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Saves Plus Holds Leagues Primer (2021 Fantasy Baseball)

by Brendan Tuma | @toomuchtuma | Featured Writer
Mar 23, 2021


 
In my SPSB roto strategy article from earlier this month, I spent some time talking about how baseball has changed over the years. I believe this means our fantasy strategy should change as well. Taking the idea a step further, it also means that our league scoring systems should change. There isn’t anything wrong with playing in a standard 5×5 league that only uses saves, but with bullpens operating differently in 2021 than they ever have before, saves plus holds leagues are my preferred format.

There are several ways to incorporate holds into your league. Of course, the easiest way is to alter the saves stat into saves plus holds. If you’re playing in a points league you could turn holds into a stat that’s worth a little bit less than saves. In a H2H categories league you can either use saves plus holds or make them two separate categories.

There are two big reasons to play in a saves plus holds league. The first is that they more closely emulate “real” baseball. MLB teams routinely mix and match for save opportunities, often using their best relievers earlier than the ninth inning or whenever the most “high leverage” game situation arises. Therefore, fantasy baseball should reflect the idea of the best relievers not always earning saves.

More importantly, including holds in your league shifts the fantasy prep from who is this team’s closer to who are the best relievers. There’s something to be said for the idea of chasing saves as part of playing fantasy baseball, but I’d argue that including holds requires a deeper understanding of the player pool. Closers still have the most value since saves are tougher to come by than holds, so it isn’t as if things change too drastically.

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Below is a chart created using FantasyPros’ projections, sorted by saved plus holds, and with all starting pitcher-eligible players removed from the player pool:

Top Closers Remain Kings

High-end closers typically earn more saves than top setup relievers earn holds. This notion is proven in the projections chart above, as the cream of the crop in saves plus holds leagues is still who you’d expect to see in a standard 5×5 context.

If anything, the elite closers actually become a bit more valuable in this format. With more of your league mates targeting holds, there isn’t always the “next man up” available on the waiver wire. For example, Jordan Romano probably wasn’t rostered in a typical roto league before the injury to Kirby Yates. However, he was definitely employed in a saves plus holds league. Whereas Yates was easy enough to replace in a saves-only league, the valuation of closers changes when a lot of the top eighth-inning arms are already on rosters. Therefore, top closers remain king – and they become even slightly more valuable in certain situations.

Biggest Risers

In addition to the top closers seeing a small increase in value, there are two other type of relievers who see a significant bump in usability.

The first is obvious – setup men. There is no better example than Devin Williams of the Brewers. I personally believe he’s roster-worthy in standard leagues, but he’s the exact type of pitcher who benefits most from saves plus holds. It wouldn’t be a surprise at all if DW came out of 2021 without a save. But 25 holds? That’s well within reach. When the two stats are combined we don’t care which we get. Williams’ 25 holds count the same as Trevor Rosenthal‘s 25 saves. Combined with some otherworldly ratios, DW becomes a borderline top-five reliever in this format.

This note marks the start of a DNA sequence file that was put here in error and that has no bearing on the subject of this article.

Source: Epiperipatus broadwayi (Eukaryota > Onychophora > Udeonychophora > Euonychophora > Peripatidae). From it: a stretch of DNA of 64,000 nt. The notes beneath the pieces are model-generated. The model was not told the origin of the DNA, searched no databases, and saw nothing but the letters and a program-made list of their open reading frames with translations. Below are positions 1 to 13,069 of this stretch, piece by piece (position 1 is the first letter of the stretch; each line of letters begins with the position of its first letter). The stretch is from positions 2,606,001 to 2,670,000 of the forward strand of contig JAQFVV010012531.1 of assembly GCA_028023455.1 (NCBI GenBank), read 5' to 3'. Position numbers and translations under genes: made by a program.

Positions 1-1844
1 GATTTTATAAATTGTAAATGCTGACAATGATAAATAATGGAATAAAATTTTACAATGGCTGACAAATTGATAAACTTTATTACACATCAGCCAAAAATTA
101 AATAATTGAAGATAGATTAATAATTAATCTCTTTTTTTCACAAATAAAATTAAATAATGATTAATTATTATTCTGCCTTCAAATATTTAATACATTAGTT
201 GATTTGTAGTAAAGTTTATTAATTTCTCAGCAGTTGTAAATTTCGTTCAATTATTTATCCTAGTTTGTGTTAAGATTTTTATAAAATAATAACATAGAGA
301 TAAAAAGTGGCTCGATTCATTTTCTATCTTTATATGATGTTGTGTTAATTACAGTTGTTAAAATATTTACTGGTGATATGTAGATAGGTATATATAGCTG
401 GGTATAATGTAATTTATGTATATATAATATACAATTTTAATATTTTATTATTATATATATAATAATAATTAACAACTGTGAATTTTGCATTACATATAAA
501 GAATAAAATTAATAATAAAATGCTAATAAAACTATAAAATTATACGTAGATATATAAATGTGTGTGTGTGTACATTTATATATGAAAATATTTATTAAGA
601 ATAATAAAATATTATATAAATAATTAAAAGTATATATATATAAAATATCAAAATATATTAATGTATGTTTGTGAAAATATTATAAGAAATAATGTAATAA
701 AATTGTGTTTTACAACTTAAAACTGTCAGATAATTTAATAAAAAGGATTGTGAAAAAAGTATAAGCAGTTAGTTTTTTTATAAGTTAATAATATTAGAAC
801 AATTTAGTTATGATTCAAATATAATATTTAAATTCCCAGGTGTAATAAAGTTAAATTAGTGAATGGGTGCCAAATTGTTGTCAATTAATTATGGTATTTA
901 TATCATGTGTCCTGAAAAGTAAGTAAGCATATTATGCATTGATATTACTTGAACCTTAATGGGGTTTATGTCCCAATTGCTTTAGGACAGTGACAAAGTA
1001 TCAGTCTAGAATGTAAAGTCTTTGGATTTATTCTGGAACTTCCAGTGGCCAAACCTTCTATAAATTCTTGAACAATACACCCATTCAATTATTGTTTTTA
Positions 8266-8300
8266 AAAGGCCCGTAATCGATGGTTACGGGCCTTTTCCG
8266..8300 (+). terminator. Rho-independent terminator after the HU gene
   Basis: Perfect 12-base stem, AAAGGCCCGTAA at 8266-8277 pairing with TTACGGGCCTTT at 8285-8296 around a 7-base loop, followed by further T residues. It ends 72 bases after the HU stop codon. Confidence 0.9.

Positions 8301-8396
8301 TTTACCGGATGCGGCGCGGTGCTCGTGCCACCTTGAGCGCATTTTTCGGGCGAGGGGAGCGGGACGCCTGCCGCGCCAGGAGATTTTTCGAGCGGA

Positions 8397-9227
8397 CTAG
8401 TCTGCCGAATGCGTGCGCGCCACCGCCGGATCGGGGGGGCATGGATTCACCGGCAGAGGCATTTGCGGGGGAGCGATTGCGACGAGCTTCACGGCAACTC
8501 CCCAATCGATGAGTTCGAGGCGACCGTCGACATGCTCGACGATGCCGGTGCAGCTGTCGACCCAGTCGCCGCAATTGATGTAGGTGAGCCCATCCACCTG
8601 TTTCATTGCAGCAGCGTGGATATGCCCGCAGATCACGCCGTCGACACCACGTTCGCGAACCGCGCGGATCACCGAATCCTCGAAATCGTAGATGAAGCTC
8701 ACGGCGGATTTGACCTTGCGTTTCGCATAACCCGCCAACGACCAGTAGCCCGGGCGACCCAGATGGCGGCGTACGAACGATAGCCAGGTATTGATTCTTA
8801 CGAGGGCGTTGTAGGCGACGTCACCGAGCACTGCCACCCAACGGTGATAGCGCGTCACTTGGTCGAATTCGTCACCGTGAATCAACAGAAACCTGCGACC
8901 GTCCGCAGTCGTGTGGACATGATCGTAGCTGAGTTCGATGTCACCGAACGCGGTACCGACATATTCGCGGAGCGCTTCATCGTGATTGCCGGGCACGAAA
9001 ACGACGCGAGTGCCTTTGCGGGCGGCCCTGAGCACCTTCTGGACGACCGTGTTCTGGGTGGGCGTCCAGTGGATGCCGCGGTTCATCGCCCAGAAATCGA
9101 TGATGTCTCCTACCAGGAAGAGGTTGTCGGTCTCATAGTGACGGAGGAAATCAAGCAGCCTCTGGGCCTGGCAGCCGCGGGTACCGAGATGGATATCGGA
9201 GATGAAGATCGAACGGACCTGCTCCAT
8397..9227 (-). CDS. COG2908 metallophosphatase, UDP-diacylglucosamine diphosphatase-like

Other “holds specialists” who gain value:

Meanwhile, we should also be more willing to invest in relievers in ambiguous situations. The perfect examples of this are Nick Anderson and Drew Pomeranz. Both of these bullpen aces could wind up with 10+ saves and 20+ holds. That’s a bit frustrating in traditional scoring leagues, but not in saves plus holds formats. Anderson and Pomeranz are undoubtedly two of the best RPs in the league, and they should be valued as such despite the absence of a defined role.

Other “ambiguous situations” who gain value:

Biggest Fallers

This is another intuitive answer, but the players losing the most value are the ones who were only draft-worthy due to a projected amount of saves. If we’re bumping up high-end relievers who might not necessarily get saves, it only makes sense to move down low-end relievers who are only rosterable thanks to saves. A prime example here is Anthony Bass. He’s projected to open the year as the Marlins’ closer, but his ratios won’t come close to someone like Romano, which makes the latter more valuable in saves plus holds leagues.

Other “low-end closers” who lose value:

Please note that this doesn’t mean the above names lose ALL of their value. It’s just without the precious demand for saves, their utility declines.

In summary, it’s pivotal to know who the top setup men are while playing in leagues that combine saves and holds. More of your draft prep should be focused on how good a pitcher actually is – and not what role they’ll have in a given bullpen.

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Brendan Tuma is a correspondent at FantasyPros. To read more from Brendan, check out his archive and follow him @toomuchtuma.

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